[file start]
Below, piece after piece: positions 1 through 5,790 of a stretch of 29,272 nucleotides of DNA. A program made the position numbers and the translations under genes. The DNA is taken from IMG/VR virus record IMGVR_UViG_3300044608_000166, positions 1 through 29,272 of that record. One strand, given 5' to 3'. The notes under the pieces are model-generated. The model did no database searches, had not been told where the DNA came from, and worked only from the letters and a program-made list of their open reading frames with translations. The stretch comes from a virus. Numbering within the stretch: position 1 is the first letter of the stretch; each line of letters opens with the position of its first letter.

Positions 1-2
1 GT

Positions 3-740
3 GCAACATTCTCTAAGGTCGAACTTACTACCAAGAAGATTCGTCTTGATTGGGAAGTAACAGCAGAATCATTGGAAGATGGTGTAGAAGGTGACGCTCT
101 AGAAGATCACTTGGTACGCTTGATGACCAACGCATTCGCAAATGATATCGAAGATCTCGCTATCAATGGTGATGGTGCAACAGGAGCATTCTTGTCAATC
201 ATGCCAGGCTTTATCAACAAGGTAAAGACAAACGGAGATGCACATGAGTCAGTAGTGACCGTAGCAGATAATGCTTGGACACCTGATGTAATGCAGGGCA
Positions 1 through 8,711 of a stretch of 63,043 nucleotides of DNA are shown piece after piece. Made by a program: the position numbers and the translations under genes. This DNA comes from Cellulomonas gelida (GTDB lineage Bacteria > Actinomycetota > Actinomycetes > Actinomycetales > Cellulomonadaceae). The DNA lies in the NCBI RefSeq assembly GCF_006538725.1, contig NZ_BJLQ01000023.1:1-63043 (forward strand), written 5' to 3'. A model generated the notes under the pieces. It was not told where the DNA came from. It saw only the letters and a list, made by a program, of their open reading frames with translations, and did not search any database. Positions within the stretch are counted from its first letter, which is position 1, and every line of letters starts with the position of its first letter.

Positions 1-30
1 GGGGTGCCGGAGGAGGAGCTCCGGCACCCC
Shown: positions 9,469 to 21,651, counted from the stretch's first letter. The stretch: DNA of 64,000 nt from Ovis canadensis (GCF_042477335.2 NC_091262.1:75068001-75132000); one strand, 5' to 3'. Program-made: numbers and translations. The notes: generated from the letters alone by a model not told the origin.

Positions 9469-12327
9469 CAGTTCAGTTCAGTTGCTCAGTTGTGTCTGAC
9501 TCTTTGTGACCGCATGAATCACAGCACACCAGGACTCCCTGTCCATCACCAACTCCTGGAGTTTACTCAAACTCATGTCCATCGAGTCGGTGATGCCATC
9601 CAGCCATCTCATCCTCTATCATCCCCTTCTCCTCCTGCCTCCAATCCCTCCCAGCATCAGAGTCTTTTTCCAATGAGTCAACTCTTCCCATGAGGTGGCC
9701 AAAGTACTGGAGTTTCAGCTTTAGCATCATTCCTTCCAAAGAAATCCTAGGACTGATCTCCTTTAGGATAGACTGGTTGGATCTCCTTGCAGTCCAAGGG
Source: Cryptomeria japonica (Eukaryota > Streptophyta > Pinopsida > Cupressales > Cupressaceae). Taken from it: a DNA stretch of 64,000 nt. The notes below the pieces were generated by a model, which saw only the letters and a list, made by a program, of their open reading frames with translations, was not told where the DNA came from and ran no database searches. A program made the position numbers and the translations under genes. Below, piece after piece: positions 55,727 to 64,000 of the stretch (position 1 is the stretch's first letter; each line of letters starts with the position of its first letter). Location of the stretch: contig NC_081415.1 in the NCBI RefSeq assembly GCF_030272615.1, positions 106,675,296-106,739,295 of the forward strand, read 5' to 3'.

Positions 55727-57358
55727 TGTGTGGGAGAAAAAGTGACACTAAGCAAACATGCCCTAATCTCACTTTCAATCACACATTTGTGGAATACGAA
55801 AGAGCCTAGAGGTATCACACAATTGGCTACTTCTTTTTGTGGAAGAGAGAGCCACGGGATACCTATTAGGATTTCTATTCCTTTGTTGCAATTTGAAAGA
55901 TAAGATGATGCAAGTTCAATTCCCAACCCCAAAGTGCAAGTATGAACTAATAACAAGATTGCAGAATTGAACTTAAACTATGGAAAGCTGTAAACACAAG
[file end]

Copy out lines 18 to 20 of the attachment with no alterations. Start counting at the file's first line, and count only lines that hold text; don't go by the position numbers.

Positions 55727-57358
55727 TGTGTGGGAGAAAAAGTGACACTAAGCAAACATGCCCTAATCTCACTTTCAATCACACATTTGTGGAATACGAA
55801 AGAGCCTAGAGGTATCACACAATTGGCTACTTCTTTTTGTGGAAGAGAGAGCCACGGGATACCTATTAGGATTTCTATTCCTTTGTTGCAATTTGAAAGA